Posted on October 5th, 2005
The EMU volunteer group to Mississippi held a debriefing session after returning to campus (Standing, l. to r.): Hadley Jenner, Aaron Schmucker, Sue Klassen, Don Tyson. Front: Kara Glick, Amanda Maust, Cara Danette Salmon, Monica Hensley, Emily Dye. Absent: Carla Simmons-Wulin.
Photo by Jim Bishop
A group of Eastern Mennonite University senior nursing students and two professors who spent two weeks doing volunteer health care work through the American Red Cross among flood victims in Mississippi experienced a mixture of grief and joy among the many people they met.
The eight students, along with Don Tyson and Sue Klassen of the EMU nursing faculty, left Harrisonburg Sept. 19 for the Gulf Coast region, along with 17 students and a faculty member from neighboring James Madison University.
Students Amanda Maust, Aaron Schmucker, Cara Salmon, Kara Glick, Hadley Jenner, Monica Hensley, Carla Simmons-Wulin and Emily Dye and their instructors first went to the regional Red Cross headquarters in Montgomery, Ala., for orientation before being deployed.
Klassen took four students to Brookhaven, Miss., and Tyson took four students to McComb, Miss. In both places they provided health services at temporary Red Cross Service Centers set up to distribute monetary funds to victims of the hurricane. Each service center saw 400-600 persons per day.
The groups’ goal was to perform health screenings (mostly blood pressure and glucose checks), treat persons with illnesses and provide counsel regarding health problems that were exacerbated by the hurricane.
Several of Klassen’s students also helped set up a Red Cross shelter following Hurricane Rita to help evacuees from Texas and Louisiana who came to that shelter.
As expected, the students’ experiences ran the gamut of emotions – personally and among the people they served, but what stood out, they all agreed, was "the remarkable expressions of gratitude and praise, even though most had lost everything they had."
"I didn’t know what kind of attitudes we’d encounter," said Emily M. Dye of Stephens City, Va. "The people seemed so grateful for any help they received and were just thankful to be alive."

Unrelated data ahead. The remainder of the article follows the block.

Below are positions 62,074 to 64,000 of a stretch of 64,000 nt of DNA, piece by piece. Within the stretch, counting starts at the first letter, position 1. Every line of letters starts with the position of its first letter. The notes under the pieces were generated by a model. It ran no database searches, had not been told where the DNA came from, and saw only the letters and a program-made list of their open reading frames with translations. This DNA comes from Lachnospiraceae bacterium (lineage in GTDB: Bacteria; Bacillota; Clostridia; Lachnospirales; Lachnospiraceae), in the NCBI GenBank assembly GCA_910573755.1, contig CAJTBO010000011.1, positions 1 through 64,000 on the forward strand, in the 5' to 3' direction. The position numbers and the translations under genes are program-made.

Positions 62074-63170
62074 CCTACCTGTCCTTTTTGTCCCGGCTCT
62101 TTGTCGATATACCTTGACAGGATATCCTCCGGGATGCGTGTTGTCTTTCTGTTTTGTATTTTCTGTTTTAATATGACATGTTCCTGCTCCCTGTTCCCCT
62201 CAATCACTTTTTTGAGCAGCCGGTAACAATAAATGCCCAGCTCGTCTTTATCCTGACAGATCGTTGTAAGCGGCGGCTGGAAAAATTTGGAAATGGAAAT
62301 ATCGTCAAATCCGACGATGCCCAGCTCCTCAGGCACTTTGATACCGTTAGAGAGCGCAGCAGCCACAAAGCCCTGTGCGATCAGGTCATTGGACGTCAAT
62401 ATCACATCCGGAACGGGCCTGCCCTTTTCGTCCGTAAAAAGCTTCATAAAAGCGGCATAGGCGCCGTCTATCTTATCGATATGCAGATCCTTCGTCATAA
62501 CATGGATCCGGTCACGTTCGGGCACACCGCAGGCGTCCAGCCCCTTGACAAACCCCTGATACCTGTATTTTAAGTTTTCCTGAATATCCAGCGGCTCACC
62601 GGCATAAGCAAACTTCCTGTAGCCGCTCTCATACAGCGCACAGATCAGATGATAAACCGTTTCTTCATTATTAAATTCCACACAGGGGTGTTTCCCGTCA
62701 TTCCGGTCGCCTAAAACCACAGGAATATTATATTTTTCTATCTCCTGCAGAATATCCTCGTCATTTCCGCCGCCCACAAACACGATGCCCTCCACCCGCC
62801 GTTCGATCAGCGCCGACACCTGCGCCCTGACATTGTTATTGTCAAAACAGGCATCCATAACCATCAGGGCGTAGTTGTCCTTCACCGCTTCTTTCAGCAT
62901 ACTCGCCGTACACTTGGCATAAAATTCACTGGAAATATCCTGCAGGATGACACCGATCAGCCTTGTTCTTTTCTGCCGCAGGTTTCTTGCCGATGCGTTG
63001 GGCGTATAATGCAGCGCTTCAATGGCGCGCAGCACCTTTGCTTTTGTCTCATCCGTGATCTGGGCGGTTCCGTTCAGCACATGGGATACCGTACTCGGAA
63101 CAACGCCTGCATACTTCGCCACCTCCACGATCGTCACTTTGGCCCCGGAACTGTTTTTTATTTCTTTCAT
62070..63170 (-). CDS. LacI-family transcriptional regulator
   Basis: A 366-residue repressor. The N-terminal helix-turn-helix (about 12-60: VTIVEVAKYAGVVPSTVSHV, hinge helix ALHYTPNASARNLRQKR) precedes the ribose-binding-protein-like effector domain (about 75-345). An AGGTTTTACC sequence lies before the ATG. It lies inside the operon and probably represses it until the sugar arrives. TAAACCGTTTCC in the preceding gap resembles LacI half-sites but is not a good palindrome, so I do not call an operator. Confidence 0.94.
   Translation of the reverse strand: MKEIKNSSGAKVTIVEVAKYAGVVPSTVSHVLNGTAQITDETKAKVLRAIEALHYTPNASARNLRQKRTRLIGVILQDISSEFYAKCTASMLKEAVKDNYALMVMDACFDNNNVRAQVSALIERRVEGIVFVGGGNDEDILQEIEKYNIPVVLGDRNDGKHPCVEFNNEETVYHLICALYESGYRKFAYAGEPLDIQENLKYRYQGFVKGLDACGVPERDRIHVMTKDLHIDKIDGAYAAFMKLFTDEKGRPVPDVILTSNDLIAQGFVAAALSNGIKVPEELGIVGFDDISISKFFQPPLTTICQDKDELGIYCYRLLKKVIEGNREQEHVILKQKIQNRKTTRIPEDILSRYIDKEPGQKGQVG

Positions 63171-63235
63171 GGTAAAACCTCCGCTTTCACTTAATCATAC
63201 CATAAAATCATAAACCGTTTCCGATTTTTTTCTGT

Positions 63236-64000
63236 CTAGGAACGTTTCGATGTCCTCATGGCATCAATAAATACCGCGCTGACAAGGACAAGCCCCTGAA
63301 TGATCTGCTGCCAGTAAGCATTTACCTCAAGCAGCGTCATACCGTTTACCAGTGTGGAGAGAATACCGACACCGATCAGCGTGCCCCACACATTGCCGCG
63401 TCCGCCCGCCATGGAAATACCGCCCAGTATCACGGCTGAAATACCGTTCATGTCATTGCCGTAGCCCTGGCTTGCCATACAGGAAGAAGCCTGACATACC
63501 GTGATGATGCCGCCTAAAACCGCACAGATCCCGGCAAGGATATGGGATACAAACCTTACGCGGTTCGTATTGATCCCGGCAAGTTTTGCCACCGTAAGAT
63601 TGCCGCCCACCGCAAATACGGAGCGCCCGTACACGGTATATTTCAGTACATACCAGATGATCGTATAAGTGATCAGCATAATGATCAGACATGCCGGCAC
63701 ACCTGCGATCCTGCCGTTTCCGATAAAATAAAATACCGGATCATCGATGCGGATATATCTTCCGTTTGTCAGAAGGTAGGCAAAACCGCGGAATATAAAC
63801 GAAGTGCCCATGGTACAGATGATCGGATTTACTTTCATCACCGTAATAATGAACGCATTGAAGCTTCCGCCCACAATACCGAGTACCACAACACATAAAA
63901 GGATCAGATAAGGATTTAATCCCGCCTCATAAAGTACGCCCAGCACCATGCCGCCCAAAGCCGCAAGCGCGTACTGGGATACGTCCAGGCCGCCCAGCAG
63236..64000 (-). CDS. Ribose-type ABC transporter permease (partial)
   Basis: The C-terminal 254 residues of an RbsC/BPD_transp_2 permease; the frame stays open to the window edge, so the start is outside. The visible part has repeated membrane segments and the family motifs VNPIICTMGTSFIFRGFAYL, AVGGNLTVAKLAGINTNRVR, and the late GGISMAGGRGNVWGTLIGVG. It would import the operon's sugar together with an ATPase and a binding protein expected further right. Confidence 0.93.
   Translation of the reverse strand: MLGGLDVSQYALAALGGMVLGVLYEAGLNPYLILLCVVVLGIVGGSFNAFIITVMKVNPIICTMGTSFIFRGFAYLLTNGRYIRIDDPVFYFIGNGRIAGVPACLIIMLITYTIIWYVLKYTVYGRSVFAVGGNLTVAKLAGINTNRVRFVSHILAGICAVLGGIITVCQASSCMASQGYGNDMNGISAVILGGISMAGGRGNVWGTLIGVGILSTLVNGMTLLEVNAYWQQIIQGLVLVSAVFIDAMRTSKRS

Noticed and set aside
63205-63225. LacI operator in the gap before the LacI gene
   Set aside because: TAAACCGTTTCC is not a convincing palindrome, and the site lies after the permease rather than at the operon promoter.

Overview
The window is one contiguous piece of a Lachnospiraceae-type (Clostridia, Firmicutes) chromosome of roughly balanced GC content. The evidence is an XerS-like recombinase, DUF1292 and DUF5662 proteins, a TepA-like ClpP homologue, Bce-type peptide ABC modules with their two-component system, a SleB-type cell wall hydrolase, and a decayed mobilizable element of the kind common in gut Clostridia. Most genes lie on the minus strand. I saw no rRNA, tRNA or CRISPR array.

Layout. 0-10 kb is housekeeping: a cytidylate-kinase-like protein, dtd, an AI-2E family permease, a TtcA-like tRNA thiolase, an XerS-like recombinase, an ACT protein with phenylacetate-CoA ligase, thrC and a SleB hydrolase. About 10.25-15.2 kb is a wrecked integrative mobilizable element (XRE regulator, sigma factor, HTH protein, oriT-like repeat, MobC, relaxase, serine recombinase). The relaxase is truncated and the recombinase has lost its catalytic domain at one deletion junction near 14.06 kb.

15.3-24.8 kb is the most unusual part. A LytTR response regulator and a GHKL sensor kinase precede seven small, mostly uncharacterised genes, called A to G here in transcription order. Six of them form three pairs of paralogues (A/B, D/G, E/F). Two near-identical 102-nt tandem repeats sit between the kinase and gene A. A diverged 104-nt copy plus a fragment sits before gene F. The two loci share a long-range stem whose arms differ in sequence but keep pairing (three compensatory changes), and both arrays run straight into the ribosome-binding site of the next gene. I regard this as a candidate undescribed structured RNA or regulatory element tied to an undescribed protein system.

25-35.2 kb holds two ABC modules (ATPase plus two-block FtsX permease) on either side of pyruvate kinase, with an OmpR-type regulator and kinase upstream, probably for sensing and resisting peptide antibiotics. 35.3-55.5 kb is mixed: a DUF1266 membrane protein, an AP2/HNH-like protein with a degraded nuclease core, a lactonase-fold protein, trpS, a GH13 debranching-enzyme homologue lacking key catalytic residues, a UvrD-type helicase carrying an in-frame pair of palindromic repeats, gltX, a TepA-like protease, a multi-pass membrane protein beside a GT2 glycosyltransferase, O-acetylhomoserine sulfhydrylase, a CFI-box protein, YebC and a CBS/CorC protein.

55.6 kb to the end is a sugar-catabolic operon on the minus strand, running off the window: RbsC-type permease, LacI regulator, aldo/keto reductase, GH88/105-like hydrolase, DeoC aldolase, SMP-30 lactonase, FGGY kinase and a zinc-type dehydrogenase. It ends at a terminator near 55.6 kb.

The students said that they were able to observe "different approaches" to health care delivery in their shelter and service center settings. Several commented that while persons needed medical attention, "they were hesitant to seek it because of preoccupation with finding lost relatives or meeting other basic human needs."
Amanda A. Maust, Keezletown, Va., appreciated the opportunity to "see the Red Cross in action" through a host of volunteer workers. She called the two weeks "a great learning experience."
Aaron J. Schmucker, La Junta, Colo., said he felt "the frustration of a disaster situation," noting "all the things we take for granted were swept away," leaving flood victims to struggle with such things as getting groceries, medications and dealing with insurance loss.
In between working in the service centers, all group members had opportunity to see some of the coastline destruction firsthand, calling it "completely overwhelming."
Kara M. Glick, Columbiana, Ohio, said she dealt with "feelings of helplessness" as she became more aware of the need for more and better health care in the area even before the disaster struck.
"I was taken back by the number of people who would apologize for crying while they were being examined or treated," said Tyson, an assistant professor of nursing. "It was an opportunity for us to practice what we talk about in the classroom as the ‘concept of presence,’ trying to offer a listening ear and a caring attitude toward those we assisted."
Klassen, also an assistant professor of nursing, cited "the willingness of people to share their stories of what had happened to them" as a highlight of her time in Mississippi, adding that "there were some really great personnel on the health care team we worked with. We quickly bonded with them."
The group noted that they had "some anxious moments" at the midway point of their trip when Hurricane Rita moved through the Gulf of Mexico toward its eventual landfall on the Louisiana-Texas border.
"We were surprised that communication was better than expected there," Klassen said. "Our cell phones worked fine and we were able to stay in touch with people back home."
Added Tyson: "We were deluged with e-mails [from EMU and beyond] wanting to know how things were going. We sensed the concerns and prayer support of many people during our time there."